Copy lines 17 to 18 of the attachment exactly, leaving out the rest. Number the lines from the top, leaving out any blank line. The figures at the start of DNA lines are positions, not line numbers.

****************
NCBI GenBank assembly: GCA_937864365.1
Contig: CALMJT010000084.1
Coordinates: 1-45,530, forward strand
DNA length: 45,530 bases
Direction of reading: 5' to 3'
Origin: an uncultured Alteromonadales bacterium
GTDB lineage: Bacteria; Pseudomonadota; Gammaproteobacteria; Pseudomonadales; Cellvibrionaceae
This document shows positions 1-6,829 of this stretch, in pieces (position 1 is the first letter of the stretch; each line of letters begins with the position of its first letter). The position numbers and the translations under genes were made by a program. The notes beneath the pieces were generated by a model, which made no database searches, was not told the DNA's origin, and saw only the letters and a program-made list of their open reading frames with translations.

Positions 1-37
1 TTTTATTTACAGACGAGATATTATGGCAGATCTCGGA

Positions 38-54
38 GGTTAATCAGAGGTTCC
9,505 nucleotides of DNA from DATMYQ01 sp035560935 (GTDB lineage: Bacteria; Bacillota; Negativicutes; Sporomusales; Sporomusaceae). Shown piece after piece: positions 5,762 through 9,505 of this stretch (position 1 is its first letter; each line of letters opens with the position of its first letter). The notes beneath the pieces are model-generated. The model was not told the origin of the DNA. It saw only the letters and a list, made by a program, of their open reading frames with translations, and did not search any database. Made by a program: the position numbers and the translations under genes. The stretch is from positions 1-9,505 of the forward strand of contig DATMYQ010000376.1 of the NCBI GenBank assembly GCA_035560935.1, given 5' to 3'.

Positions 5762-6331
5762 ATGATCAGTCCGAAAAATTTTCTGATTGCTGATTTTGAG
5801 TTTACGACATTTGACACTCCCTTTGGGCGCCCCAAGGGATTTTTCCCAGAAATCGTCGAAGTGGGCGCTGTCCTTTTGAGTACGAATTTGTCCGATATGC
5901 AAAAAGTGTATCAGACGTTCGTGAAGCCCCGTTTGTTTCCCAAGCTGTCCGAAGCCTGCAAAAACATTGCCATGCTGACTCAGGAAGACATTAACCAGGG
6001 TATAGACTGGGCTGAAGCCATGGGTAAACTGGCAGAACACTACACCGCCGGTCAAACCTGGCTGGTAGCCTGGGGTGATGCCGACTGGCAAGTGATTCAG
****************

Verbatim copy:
5901 AAAAAGTGTATCAGACGTTCGTGAAGCCCCGTTTGTTTCCCAAGCTGTCCGAAGCCTGCAAAAACATTGCCATGCTGACTCAGGAAGACATTAACCAGGG
6001 TATAGACTGGGCTGAAGCCATGGGTAAACTGGCAGAACACTACACCGCCGGTCAAACCTGGCTGGTAGCCTGGGGTGATGCCGACTGGCAAGTGATTCAG